The next point: 110 out of 230 votes cast, by whoever, for all of the Candidates, were cast for Candidates asking for more communication and for more democratic accountability and shared leadership within WSM the co-op. That is 47% saying that they don’t want continued ‘business-as-usual.’

And in the case of Worker-Owner Candidates, it was 52 out of 89, or 58%, saying ‘things-ain’t-right-the-way-they-are.’

Co-operation is a form of capitalism. Social capitalism to be sure. But capitalism nevertheless. And I wouldn’t have it any other way.

All capitalist corporations are required to have some form of internal accountability. Co-operation has chosen the exercise of democracy, by its ownership, management, and workers, through the medium of shared leadership on its Board, as its desired form of internal accountability.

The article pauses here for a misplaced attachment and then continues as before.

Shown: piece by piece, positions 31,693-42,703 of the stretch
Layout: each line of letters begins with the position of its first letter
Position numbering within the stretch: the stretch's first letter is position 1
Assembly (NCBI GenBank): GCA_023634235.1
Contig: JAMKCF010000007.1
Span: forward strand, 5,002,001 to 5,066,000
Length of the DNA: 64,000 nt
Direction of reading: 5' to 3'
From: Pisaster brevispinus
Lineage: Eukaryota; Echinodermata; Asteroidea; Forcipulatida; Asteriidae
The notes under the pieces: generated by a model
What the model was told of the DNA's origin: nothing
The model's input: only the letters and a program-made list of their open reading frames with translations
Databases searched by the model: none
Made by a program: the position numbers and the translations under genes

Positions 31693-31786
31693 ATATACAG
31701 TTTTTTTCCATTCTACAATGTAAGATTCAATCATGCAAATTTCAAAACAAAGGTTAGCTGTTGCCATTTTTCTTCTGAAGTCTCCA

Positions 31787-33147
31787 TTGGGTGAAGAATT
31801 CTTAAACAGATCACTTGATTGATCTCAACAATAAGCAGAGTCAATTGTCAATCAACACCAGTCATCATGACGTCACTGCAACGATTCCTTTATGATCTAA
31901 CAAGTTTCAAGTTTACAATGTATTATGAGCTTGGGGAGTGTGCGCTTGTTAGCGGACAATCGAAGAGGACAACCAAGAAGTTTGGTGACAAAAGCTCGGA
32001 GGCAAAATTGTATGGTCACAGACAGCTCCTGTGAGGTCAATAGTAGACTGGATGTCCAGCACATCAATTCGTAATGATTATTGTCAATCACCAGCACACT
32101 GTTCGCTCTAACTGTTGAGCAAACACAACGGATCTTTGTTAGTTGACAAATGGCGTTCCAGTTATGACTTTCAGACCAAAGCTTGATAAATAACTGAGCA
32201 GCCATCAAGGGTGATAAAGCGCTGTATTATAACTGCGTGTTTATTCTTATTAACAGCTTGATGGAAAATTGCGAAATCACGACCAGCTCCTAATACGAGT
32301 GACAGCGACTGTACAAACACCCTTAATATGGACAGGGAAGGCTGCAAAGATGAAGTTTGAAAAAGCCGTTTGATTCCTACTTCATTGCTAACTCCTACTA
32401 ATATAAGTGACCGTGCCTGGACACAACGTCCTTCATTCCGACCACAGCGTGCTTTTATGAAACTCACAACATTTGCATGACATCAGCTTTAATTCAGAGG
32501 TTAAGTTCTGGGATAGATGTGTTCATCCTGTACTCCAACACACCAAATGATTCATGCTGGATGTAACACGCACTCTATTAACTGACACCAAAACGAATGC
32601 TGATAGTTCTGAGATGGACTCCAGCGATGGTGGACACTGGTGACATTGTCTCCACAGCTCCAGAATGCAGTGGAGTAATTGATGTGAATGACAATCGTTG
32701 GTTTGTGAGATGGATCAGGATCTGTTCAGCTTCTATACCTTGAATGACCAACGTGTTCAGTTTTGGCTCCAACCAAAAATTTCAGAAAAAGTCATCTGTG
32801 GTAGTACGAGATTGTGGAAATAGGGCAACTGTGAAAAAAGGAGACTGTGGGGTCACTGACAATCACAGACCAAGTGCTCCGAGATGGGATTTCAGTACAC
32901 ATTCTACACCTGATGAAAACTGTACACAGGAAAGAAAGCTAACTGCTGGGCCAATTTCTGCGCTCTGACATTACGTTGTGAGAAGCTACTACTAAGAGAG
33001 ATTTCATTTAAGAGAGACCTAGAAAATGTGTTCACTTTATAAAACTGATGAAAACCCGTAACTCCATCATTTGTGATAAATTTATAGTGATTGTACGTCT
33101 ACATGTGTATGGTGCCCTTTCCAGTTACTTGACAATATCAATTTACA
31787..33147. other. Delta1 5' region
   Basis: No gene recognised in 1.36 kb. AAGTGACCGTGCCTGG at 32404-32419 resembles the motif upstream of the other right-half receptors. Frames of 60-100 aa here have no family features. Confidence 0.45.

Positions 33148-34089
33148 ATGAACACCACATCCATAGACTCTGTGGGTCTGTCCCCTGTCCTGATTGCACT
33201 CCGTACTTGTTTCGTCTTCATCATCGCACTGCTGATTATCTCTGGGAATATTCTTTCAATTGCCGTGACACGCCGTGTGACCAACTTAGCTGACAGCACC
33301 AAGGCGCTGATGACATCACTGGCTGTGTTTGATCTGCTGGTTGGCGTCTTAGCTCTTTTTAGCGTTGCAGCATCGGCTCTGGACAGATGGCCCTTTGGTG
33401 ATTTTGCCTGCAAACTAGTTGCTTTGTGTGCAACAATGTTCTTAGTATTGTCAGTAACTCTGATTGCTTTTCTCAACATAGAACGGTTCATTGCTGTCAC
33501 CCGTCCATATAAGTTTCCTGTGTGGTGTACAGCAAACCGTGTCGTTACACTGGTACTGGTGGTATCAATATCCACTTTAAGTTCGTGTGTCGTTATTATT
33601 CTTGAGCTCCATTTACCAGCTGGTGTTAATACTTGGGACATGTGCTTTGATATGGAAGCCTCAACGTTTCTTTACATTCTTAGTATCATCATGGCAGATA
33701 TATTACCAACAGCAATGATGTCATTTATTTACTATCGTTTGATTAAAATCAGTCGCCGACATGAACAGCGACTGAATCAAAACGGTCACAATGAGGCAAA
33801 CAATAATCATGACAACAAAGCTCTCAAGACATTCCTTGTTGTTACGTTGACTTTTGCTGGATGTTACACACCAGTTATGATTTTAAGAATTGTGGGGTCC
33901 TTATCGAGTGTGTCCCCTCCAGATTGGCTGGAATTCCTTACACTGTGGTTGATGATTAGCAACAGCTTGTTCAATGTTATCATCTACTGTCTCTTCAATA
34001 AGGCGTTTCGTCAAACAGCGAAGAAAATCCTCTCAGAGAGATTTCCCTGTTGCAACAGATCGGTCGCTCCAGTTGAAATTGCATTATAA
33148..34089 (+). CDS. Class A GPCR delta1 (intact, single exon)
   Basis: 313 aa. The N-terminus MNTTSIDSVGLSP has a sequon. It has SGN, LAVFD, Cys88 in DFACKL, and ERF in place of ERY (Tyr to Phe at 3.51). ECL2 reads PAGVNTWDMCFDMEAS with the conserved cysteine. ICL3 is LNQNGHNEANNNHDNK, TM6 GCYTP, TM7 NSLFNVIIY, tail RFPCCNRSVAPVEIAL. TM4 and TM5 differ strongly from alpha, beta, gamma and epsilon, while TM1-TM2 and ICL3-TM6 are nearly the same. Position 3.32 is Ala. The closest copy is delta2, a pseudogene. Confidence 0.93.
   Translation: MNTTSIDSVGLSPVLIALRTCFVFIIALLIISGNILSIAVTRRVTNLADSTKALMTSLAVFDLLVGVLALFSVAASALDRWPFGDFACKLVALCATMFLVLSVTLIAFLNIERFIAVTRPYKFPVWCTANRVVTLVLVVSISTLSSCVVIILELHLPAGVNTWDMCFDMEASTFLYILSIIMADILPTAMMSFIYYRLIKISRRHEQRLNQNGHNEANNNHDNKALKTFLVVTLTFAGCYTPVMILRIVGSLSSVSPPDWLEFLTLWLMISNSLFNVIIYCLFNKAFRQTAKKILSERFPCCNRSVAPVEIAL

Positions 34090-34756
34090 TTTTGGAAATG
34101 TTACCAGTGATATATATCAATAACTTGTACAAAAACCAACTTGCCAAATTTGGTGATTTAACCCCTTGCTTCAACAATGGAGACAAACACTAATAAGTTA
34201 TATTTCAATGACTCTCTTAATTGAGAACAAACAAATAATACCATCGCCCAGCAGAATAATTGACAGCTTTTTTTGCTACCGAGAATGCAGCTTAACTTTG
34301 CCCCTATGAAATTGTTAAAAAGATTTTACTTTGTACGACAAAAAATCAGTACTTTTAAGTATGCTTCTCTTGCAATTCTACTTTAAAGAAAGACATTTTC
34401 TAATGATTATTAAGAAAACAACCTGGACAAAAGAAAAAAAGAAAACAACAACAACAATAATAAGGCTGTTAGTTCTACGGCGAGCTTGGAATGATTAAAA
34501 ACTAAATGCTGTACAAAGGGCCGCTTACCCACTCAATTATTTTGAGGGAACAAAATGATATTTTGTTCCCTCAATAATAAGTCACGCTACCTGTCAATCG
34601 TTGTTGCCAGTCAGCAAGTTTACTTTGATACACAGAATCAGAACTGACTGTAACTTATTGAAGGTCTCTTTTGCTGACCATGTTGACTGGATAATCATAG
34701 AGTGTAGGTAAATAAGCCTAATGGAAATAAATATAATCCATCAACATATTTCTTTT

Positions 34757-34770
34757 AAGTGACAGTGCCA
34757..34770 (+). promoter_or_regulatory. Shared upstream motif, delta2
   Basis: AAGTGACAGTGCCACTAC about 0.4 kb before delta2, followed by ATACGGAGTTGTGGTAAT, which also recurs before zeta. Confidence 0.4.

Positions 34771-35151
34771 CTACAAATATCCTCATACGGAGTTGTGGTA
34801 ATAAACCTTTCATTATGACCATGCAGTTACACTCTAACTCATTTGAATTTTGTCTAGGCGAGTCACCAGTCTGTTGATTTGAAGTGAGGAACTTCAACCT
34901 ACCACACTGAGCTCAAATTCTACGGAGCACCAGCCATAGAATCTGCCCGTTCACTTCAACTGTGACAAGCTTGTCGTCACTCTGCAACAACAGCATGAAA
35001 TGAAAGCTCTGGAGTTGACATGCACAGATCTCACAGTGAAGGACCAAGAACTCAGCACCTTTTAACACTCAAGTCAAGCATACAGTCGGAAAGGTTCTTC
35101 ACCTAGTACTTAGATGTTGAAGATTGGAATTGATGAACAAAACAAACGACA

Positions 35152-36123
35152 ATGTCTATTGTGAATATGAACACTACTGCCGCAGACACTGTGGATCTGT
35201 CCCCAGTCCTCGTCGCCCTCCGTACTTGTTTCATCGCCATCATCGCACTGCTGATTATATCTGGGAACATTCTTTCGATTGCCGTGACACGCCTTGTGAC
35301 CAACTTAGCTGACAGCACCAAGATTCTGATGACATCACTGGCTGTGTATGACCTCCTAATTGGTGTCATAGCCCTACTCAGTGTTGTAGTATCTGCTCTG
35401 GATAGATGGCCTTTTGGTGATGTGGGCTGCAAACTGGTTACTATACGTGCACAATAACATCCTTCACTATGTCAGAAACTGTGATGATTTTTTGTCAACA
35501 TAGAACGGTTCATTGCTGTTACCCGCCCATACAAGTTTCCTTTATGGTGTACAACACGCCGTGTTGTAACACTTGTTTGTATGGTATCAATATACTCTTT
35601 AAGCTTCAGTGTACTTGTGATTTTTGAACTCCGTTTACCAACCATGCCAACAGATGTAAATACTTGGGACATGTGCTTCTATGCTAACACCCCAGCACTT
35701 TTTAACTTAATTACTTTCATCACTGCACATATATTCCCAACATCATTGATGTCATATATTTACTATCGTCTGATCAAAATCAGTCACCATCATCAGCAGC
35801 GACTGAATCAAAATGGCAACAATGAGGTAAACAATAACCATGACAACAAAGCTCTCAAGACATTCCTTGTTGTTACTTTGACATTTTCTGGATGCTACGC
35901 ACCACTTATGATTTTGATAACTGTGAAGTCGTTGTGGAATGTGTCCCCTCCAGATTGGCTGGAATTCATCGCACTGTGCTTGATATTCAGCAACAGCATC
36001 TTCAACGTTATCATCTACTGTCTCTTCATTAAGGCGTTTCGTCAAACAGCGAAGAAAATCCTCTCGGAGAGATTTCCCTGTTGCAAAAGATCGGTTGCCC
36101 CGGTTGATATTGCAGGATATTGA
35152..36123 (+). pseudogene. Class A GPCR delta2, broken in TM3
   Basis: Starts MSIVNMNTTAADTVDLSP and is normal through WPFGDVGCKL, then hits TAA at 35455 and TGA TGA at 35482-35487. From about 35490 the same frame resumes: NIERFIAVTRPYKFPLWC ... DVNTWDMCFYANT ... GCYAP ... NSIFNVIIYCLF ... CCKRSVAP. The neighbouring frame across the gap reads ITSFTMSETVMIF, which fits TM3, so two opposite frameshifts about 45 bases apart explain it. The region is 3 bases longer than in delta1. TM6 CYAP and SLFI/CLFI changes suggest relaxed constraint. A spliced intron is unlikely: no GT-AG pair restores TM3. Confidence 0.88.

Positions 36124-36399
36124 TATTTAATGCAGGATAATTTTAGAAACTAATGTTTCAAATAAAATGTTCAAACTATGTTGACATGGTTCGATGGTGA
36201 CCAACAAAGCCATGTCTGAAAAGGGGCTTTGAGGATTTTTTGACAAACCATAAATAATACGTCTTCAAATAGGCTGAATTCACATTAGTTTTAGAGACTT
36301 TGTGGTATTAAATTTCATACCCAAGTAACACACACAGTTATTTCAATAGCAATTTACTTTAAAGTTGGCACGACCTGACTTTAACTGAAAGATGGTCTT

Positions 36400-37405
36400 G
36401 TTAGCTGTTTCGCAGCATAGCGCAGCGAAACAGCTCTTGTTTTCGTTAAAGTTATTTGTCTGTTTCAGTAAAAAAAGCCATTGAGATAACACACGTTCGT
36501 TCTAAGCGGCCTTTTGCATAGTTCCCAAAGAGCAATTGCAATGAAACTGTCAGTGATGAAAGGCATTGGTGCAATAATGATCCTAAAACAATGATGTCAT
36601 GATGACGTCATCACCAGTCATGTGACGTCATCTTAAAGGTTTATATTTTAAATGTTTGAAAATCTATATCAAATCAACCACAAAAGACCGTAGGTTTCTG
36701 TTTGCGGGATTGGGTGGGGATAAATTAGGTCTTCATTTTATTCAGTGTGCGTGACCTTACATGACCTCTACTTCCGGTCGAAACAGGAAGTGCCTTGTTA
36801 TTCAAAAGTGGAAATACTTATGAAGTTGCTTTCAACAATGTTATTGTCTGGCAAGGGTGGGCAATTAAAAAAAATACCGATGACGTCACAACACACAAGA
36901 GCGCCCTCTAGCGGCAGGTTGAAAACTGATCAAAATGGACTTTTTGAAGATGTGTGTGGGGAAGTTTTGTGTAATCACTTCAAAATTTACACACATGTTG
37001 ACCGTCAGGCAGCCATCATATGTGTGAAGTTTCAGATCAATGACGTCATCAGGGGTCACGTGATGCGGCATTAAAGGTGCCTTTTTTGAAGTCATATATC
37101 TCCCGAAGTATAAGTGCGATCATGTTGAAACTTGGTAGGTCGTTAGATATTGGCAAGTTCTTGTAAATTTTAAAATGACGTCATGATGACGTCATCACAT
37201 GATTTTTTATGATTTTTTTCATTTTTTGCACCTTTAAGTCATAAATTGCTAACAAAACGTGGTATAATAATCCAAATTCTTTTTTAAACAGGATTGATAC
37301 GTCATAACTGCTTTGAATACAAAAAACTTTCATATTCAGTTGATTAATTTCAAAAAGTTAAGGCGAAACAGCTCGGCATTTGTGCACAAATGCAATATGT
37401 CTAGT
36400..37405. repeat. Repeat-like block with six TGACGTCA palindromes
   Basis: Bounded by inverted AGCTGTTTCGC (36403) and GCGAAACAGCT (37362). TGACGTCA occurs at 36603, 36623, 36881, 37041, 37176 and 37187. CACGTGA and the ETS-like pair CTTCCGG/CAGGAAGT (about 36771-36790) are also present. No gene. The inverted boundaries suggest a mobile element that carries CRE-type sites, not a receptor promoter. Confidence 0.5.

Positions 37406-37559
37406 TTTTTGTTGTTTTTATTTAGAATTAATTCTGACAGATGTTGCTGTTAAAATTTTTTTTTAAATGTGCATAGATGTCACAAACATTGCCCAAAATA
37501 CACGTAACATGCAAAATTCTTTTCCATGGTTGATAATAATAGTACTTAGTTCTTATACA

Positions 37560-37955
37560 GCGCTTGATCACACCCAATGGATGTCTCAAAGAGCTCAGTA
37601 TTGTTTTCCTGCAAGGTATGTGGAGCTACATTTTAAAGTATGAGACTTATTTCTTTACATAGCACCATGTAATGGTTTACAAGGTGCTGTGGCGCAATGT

All I want is for WSM to demonstrate the sort of democratic accountability and shared leadership that is normally expected of co-operatives – in a fashion that allows for the continued success of WSM the grocery store, and the democratic health of WSM the co-op.

The normal formula for corporations that seek ‘outside’ capital, to allow for growth, is that capital should be fully represented on the Board by individuals chosen only by that capital.

Consumer-Owners and Worker-Owners both contribute to WSM’s capital through their initial dues. Worker-Owners then contribute further capital each year when the bulk of the dividend awarded nominally to Worker-Owners is ‘set aside’ by the management of the grocery store in an account, against which account management then borrows for the grocery store.

It is no secret that more workers do not become Worker-Owners because they do not understand the terms of the ‘set aside,’ and they do not trust what happens to their ‘set aside’ money because they are not asked how it should be used.